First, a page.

We as humans are wired co-creators, it’s in our DNA. We love to do it, but somehow, we lost the habit along the way. All of humanity’s great achievements were done through dreaming and co-creation, from setting foot on the moon to creating the internet. The smartest organizations have since embedded co-creation in their culture, and leapfrog others, innovating at a relentless pace. Stuff simply gets better when done together, becoming the multiple of everybody involved. Nothing truly great was ever conceived and achieved by a single person. To progress, we must stand on the shoulders of others. You can choose to stay on the sideline of history and do things the old way – which is actually not that old anyway.
With the industrial revolution and specializations came silo thinking and a profit focus which basically killed original and meaningful creativity. It also took critical minds away from creative processes. This is basically the start of how we ended up in the mess that we currently live in today. Still, mankind has also created many beautiful things, but just imagine what it could have been if we had taken the effort to allow many more perspectives on board when we were creating pesticides, SUVs, and air conditioning systems. Are these solutions really the best way to grow food, move people or cool homes?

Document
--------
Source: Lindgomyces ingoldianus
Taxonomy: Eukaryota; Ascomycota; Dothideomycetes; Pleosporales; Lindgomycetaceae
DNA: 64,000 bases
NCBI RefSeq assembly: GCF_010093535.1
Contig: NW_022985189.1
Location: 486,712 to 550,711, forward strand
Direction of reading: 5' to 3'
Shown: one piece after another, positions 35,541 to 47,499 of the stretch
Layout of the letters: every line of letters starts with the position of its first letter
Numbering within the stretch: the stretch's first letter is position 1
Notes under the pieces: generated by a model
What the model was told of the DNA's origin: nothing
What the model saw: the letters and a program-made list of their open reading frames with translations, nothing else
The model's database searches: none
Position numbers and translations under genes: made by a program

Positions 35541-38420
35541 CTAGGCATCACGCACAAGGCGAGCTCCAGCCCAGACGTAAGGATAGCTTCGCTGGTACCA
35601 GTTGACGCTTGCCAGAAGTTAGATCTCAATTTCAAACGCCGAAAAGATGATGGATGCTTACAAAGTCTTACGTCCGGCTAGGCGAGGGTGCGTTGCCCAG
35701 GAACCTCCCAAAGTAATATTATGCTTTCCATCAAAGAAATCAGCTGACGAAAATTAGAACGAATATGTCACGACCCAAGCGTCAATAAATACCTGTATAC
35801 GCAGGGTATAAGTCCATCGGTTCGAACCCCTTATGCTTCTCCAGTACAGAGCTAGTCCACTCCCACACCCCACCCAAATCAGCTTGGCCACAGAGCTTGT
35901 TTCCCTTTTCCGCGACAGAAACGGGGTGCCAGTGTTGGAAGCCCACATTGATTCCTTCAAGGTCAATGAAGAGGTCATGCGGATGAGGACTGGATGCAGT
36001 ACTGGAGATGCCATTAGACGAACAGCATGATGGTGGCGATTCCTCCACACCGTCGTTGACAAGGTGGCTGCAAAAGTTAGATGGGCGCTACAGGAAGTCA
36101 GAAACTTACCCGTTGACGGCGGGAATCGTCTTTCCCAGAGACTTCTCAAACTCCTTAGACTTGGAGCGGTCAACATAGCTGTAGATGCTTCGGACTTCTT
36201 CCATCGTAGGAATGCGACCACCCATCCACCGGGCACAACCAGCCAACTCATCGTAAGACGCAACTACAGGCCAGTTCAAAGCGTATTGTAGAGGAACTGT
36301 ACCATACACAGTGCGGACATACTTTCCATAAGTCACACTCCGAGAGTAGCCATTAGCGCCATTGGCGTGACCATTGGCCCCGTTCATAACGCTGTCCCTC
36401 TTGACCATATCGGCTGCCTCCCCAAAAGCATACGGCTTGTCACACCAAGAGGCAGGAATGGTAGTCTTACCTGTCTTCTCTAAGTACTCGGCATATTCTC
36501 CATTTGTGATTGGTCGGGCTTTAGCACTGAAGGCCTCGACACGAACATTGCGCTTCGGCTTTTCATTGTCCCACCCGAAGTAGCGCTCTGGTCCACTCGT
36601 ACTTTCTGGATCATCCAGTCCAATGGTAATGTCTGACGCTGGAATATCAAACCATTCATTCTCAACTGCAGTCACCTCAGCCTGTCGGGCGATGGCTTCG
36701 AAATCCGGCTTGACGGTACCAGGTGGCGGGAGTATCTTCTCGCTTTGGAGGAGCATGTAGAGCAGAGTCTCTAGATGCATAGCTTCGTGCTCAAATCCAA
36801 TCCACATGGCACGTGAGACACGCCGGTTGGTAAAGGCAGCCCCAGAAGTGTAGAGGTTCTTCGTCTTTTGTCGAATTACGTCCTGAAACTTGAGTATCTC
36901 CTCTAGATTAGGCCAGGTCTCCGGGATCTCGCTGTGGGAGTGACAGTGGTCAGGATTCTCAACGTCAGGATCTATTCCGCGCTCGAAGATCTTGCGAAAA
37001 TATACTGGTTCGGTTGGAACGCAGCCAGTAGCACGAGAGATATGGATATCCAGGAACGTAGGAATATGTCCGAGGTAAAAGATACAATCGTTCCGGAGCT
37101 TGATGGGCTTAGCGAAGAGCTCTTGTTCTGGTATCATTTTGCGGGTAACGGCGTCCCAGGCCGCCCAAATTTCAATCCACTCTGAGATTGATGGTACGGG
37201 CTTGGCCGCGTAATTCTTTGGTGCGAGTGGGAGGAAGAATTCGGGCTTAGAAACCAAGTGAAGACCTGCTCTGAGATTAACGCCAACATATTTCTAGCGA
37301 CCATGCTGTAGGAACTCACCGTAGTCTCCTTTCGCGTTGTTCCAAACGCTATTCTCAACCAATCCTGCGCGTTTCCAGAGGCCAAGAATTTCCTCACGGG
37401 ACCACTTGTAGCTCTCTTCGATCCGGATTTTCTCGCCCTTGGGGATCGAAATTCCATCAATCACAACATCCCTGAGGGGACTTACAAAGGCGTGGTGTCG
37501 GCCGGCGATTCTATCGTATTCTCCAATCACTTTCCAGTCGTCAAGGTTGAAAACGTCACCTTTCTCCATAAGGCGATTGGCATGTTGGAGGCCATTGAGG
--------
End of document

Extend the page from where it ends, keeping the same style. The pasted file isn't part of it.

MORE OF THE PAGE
Most probably, in a fast-paced world full of complex challenges and purpose-driven people, you simply cannot survive without co-creation. Will you be able to solve every problem yourself? Probably not: in an interconnected world, you will need to collaborate with customers, clients, even competitors.
What is co-creation exactly?
Many professionals in the worlds of business, politics, non-governmental organizations, and education call for “more collaboration”. How this should actually take place, however, or who should be involved and why are usually left quite vague. We intend to help you blow away the fog.
Collaboration literally means “working together”. This could mean anything from building a brick wall to bringing a man to the moon – and back. Co-creation is different. It is about bringing things into being, together, forming them out of nothing. You can dream up something that wasn’t there before. And make it happen. It holds a promise which is almost unbelievable: are we actually able to create something new, right here on the spot? Is it actually possible to set up a structured process that makes creativity happen? We can answer that affirmatively: YES. With a fresh set of perspectives (people) brought together for a specific task, in the right setting, you will always end up with unexpected (new) output. Always.